The Upside of Anger

An Illusion Review by Joan Ellis


 

            Movie lovers wait all year for a movie like “The Upside of Anger.”  Intelligent, beautifully acted, and riotously funny at times, it grabs us in the first frame; We become spectators to this family’s evolving drama with that wonderful feeling of  “What on this earth is coming next?”  A lot comes next, and it’s all good.   

            The adjectives “intelligent” and “funny” do not often pair up these days, but the combination is the best of all things when it happens.  And when it works, as it does here, you simply must put normal logic aside and roll with the mood created by writer/director Mike Binder.  You could shred this movie with logic, but please don’t.  Whether you regard his final surprise twist as a deft deflection from the ordinary, a determination to avoid soap opera, or an act of insanity, don’t waste your time being annoyed. 

The story:  Terry Wolfmeyer’s (Joan Allen) husband has run off to Europe with his lover, leaving his wife without money troubles and also without a father for their four daughters.  Terry plows into an enveloping rage that, along with a steady diet of vodka, nourishes her ego throughout the movie.  It is her anger, wonderfully displayed by Joan Allen, that stands in such high comic contrast to Kevin Costner’s Denny Davies, Terry’s sloth of a neighbor.

You have to understand these two.  Denny, an ex-baseball player, runs a second rate radio talk show and jumps at any chance to autograph baseballs from the enormous inventory that takes up most of his living room.  He is bored.  When he shows up knocking on Terry’s window just after she discovers her husband’s flight, Terry dismisses the languorous bore from down the street.  He persists, and she never relents.  When she finally sleeps with him, it is more in anger at her ex than in pleasure.  They do not so much fall in love as they fall into the comfort of the familiar.  He keeps coming back because he knows something will always be happening in that house.  He wants to wake up, and her anger does indeed make his days.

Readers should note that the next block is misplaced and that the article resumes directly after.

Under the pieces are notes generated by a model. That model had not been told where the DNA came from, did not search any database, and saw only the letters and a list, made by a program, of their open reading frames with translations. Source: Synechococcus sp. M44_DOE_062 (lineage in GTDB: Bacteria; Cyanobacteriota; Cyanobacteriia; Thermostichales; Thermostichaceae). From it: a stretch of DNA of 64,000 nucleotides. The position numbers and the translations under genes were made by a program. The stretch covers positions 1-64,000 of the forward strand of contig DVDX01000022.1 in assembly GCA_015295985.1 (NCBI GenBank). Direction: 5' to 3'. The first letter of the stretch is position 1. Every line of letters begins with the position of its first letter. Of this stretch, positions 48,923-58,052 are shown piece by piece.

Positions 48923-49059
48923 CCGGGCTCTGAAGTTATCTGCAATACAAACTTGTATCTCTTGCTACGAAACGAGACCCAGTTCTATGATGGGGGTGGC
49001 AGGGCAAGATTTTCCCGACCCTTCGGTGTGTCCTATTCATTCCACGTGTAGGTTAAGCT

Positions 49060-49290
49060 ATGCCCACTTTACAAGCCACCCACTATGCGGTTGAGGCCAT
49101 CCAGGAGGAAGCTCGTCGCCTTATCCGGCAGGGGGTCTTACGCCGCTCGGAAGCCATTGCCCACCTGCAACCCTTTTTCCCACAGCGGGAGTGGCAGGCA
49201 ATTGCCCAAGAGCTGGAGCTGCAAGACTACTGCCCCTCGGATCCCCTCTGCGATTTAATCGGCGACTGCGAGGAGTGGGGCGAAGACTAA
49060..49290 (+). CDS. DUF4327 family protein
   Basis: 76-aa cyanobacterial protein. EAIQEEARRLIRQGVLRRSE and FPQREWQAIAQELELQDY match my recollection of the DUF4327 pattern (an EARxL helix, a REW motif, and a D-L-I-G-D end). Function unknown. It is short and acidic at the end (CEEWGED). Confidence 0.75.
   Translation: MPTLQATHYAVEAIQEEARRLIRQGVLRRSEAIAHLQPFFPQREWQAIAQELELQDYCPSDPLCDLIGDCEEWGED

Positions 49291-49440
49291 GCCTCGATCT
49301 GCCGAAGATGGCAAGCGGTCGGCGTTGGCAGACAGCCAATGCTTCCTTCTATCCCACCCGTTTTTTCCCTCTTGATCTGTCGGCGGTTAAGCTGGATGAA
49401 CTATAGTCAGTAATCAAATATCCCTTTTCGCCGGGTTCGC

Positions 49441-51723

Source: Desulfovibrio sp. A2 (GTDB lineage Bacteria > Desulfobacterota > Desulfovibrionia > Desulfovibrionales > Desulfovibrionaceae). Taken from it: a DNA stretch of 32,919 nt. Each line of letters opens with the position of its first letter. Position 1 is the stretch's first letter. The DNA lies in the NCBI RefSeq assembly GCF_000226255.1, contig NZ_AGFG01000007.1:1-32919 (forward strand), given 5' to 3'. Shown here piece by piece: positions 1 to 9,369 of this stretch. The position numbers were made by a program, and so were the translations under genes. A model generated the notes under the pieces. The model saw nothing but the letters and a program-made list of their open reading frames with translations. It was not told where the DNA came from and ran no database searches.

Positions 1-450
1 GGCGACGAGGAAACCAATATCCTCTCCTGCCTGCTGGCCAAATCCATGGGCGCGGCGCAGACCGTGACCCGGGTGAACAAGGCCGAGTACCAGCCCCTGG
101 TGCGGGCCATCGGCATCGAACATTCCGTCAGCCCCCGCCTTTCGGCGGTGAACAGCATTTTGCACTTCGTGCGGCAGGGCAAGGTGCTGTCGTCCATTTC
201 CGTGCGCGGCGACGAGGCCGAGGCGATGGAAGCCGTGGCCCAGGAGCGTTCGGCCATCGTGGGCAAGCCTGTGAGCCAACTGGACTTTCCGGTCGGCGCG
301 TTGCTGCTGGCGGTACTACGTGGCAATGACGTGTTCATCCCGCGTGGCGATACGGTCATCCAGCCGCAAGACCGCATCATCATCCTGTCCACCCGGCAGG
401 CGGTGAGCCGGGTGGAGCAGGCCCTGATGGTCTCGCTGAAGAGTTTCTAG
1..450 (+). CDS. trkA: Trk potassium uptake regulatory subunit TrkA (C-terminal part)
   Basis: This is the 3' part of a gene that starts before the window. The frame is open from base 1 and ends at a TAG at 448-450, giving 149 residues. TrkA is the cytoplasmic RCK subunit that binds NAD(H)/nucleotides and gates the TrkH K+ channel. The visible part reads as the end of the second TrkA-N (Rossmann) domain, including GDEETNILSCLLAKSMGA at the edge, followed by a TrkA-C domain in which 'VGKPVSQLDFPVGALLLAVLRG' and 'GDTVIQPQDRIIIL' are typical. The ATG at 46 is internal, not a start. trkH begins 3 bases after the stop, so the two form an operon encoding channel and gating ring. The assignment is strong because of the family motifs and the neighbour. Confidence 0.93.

The family teenagers are wonderfully played by Erika Christensen, Evan Rachel Wood, Keri Russell, and Alicia Witt.  Kevin Costner, so often wooden in his movies, is terrific at playing a slug.  This film, along with his baseball movies, should tell him for all time that he is best as a lazy dreamer.  He plays here in perfect counterpoint to Joan Allen’s taut rage, and their incompatibility is the stuff of high comedy.

This movie is a sharp stab at the essence of a contemporary family dilemma, a premise that Hollywood flubs several times each year.  This time, Mike Binder has handed quick, funny lines to two expert actors who know exactly what to do with them.  Joan Allen and Kevin Costner hit homeruns with their roles.  See it quickly because you will probably want to go back a second time.   

 


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